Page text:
Category: All

Laubach Lab GitHub Repository

The Laubach Lab at American University investigates executive control and decision making, focusing on the role of the prefrontal cortex. Through their GitHub repository, these researchers provide 3D print files for many of the behavioral devices used in their lab, including a Nosepoke and a Lickometer designed from rats. The repository also includes a script that reads MedPC files into Python in a usable way.

Hao Chen lab, UTHSC – openBehavior repository

The openBehavior github repository from Hao Chen’s lab at UTHSC aims to establish a computing platform for rodent behavior research using the Raspberry Pi computer. They have buillt several devices for conducting operant conditioning and monitoring enviornmental data.

The operant licking device can be placed in a standard rat home cage and can run fixed ratio, various ratio, or progressive ratio schedules. A preprint describing this project, including data on sucrose vs water intake is available. Detailed instructions for making the device is also provided.

The environment sensor can record the temperature, humidity, barometric pressure, and illumination at fixed time intervals and automatically transfer the data to a remote server.

There is also a standard alone RFID reader for the EM4100 implantable glass chips, a motion sensor addon for standard operant chambers, and several other devices.

Wave Surfer

WaveSurfer is an open-source application for neurophysiology data acquisition and analysis. The program is based in MatLab, and evolved from an earlier open-source software package called Ephus. WaveSurfer is currently pre-release, but can be downloaded from the WaveSurfer Webpage or the WaveSurfer GitHub Repository.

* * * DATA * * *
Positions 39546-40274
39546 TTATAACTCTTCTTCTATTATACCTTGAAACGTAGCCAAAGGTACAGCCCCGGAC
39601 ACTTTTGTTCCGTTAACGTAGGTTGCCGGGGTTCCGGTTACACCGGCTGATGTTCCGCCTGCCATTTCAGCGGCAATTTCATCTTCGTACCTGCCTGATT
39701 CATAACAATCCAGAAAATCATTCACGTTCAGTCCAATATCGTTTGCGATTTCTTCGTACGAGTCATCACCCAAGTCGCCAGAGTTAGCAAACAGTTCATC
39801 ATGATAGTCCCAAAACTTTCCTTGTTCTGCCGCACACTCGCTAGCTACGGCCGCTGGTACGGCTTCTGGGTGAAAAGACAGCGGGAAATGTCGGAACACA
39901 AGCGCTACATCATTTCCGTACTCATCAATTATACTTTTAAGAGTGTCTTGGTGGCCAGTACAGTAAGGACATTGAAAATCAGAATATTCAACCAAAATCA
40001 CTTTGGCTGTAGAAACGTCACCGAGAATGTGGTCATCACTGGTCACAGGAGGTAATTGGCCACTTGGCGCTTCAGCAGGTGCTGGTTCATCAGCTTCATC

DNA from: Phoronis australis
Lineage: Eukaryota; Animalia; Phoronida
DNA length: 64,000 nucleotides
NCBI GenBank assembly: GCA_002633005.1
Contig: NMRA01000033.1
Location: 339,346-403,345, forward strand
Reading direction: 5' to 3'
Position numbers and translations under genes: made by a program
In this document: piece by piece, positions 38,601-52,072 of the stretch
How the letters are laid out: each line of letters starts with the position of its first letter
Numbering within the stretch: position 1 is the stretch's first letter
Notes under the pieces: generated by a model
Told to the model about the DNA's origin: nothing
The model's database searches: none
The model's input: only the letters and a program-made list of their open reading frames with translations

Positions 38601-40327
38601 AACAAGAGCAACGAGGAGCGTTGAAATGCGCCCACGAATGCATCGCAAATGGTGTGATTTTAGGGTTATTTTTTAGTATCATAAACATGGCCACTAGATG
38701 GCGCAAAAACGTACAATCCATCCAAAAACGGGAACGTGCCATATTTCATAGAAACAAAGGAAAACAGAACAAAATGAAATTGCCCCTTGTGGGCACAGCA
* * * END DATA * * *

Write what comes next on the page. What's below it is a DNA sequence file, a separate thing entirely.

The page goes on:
The project was initiated by the Svoboda Lab, and developed as a collaborative effort between several research groups at the Howard Hughes Medical Institute’s Janelia Research Campus. Janelia is a major proponent of collaboration and open-science, providing documentation for dozens of tools and innovations developed on their campus through their webpage, including several tools specific to behavioral neuroscience research.


Automated Home-Cage Functional Imaging

Timothy Murphy and his colleagues at the University of British Columbia have developed an automated system for mesoscopic functional imaging that allows subjects to self-initiate head-fixation and imaging within the home-cage. In their 2016 paper, “High-throughput automated home-cage mesoscopic functional imaging of mouse cortex,” Dr. Murphy and his colleagues present this device and demonstrate its use with a group of calcium indicator transgenic mice. The supplementary material to this paper includes a diagram of the hardware, a graphic representation of the training cage, several videos of subjects interacting with the device and sample imaging data. The Python source code and 3D print files can be found on Dr. Murphey’s UBC webpage.

Murphy, T. H., Boyd, J. D., Bolaños, F., Vanni, M. P., Silasi, G., Haupt, D., & LeDue, J. M. (2016). High-throughput automated home-cage mesoscopic functional imaging of mouse cortex. Nature Communications, 7, 11611.

Nose-Poke System – Kelly Tan Research Group

The Kelly Tan research group at the University of Basel, Switzerland investigates the neural correlates of motor behavior, focusing on the role of the basal ganglia in controlling various aspects of motor actions. To aid in their investigation, the group has developed an open-source nose-poke system utilizing an Arduino microcontroller, several low-cost electronic components, and a PVC behavioral arena. These researchers have shared the following information about the project: